NICO BRAAS COLLECTION
No. 9504. Bloch 131 French Air Force
Source unknown

Bloch 131

12/31/2009. Remarks by Johan Visschedijk: "The appearance of the Bloch 131 all-metal reconnaissance bomber in the summer of 1936, with its retractable undercarriage and flush-riveted skin, revealed a radical change in French design. If not exquisitely contoured, its lines and performance were unprecedented and fully comparable with those of the most modern bombers entering production in Germany, the Soviet Union, and the USA. It was designed according an August 1933 specification of the Service Technique de l'Aéronautique for a new Multiplace de Combat; a multi-seat, multi-purpose aircraft capable of fulfilling roles ranging from bombing and reconnaissance to long-range escort duties.

Marcel Bloch's offering, the Bloch 130M, flew for the first time early in June 1934 at Villacoublay, the fixed undercarriage subsequently being replaced by an undercarriage of retractable type. After some refinement of the aircraft, an order was placed in October 1935 for 40 Bloch 130Ms. However, both the Air Staff and Avions Marcel Bloch had, by this time, begun to appreciate the fact that the Multiplace de Combat concept was no longer valid, and Bloch had already initiated the design of an appreciably more advanced and rather more specialized aircraft, the Bloch 131 RB4, a four-seat bomber-reconnaissance aircraft that had nothing in common with the Bloch 130M. Pending the outcome of prototype trials with the new design, the order for the earlier aircraft was accordingly shelved.

The Bloch 131 No. 1 was built at Courbevoie and assembled at Villacoublay where the first flight took place on August 12, 1936. A second prototype, the Bloch 131 RB5 No. 2, was exhibited at the Salon de l'Aéronautique (Paris, November 1936), this differing from the initial machine in accomodating a crew of five, the dorsal turret had been moved further aft, a ventral turret had been introduced, the chord of the fin had been increased, and the bracing struts had been removed for the tail plane.

This prototype was flown for the first time on May 5, 1937, and in the meantime, the first prototype had been flown from Villacoublay to Marignane for CEMA (Centre d'Essais du Matériel Aérien) trials on December 6, 1936. Further CEMA trials had been conducted at Villacoublay in April, and the earlier order for 40 Bloch 130Ms was supplanted by an order for 40 Bloch 131s. Both prototypes were powered by 900 hp Gnome-Rhone 14K Mistral-Major fourteen-cylinder air-cooled radial engines, but in the summer of 1937, by which time Avions Marcel Bloch had been absorbed by the Société Nationale de Constructions Aéronautiques du Sud-Ouest (SNCASO), these powerplants were replaced by the 950 hp Gnome-Rhone 14N 10/11 engines, also used in the production aircraft.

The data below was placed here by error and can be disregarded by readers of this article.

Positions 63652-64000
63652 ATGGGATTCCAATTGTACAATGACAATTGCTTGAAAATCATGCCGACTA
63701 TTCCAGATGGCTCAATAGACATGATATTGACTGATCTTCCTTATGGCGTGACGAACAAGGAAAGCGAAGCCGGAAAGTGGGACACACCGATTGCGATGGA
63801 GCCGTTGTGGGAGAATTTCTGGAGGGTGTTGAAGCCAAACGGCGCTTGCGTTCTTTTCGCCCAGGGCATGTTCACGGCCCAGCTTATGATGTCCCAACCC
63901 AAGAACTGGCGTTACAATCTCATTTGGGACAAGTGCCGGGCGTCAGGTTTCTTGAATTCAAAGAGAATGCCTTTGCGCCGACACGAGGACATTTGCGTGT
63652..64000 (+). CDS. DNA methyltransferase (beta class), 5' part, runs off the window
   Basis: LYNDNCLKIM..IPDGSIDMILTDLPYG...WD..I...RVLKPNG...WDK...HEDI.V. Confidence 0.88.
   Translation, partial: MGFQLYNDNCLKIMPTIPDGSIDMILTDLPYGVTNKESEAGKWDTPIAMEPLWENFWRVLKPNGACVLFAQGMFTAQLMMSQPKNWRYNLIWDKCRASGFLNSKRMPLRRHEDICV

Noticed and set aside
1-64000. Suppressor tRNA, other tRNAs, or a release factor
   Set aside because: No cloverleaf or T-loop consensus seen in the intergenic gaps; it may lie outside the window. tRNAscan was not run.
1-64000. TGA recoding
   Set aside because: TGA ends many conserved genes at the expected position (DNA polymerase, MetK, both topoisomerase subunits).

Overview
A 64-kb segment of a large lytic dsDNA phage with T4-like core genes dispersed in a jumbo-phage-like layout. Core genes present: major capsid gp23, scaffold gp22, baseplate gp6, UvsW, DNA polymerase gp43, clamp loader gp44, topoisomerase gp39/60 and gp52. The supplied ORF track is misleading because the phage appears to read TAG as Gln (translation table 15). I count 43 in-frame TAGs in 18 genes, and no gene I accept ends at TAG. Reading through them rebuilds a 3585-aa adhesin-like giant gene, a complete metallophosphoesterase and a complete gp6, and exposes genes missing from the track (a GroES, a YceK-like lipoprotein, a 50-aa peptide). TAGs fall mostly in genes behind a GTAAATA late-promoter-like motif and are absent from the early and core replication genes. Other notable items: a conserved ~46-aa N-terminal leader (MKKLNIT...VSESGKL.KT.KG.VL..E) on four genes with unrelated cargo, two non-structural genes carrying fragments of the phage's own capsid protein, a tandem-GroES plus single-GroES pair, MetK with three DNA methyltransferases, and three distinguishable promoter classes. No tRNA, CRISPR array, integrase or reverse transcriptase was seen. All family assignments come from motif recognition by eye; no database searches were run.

The first prototype was experimentally fitted with a 0.787 in (20 mm) cannon on a flexible mount in the extreme nose, however, this weapon had been abandoned in favor of a 0.3 in (7.5 mm) MAC 1934 machine gun when, in September 1937, the second prototype underwent firing trials at Cazaux. The first production aircraft, the Bloch 131 No. 3, was fitted with a semi-retractable ventral gun position, but soon it was replaced by a shallow fixed semi-glazed gondola containing a single MAC 1934 machine gun.

The first production machine from the SNCASO's Châteauroux-Déols plant was flown in May 1938, the initial batch of 14 aircraft (Nos. 3 to 15) being Bloch 131 R4 four-seaters equipped solely for reconnaissance tasks, these being followed by five (Nos. 16 to 20) Bloch 131 Ins dual-control instructional aircraft. The second prototype was also modified to Bloch 131 Ins standards and delivered to the Armée de l' Air. The nineteenth production machine (No. 21) was the first Bloch 131 RB4 intended for the dual bombing-reconnaissance role, and approximately 100 aircraft of this model were subsequently manufactured by SNCASO's Chateauroux-Déols and Bordeaux-Mérignac plants.

Externally, the Bloch 131 RB4 displayed no differences from the R4, but the main wheels were enlarged, and the internal bomb-bay could be fitted with various types of Alkan racks for bombs ranging from 22 to 441 lb (10 to 200 kg) in weight. The navigator-bombardier in the extreme nose, who also operated the Labrely F30 or F50 camera, was provided with a single MAC 1934 gun, and similar weapons were mounted in the dorsal turret and in the ventral gondola, that in the latter position being fired by the radio-operator.

Only one experimental development of the basic Bloch 131 was tested, this being the Bloch 133 which, flown on October 1, 1937, retained the Bloch 131 fuselage with the standard tail assembly replaced by oval endplate fins and rudders, and Hispano-Suiza 14AA radials in place of the Gnome-Rhones.

Created December 31, 2009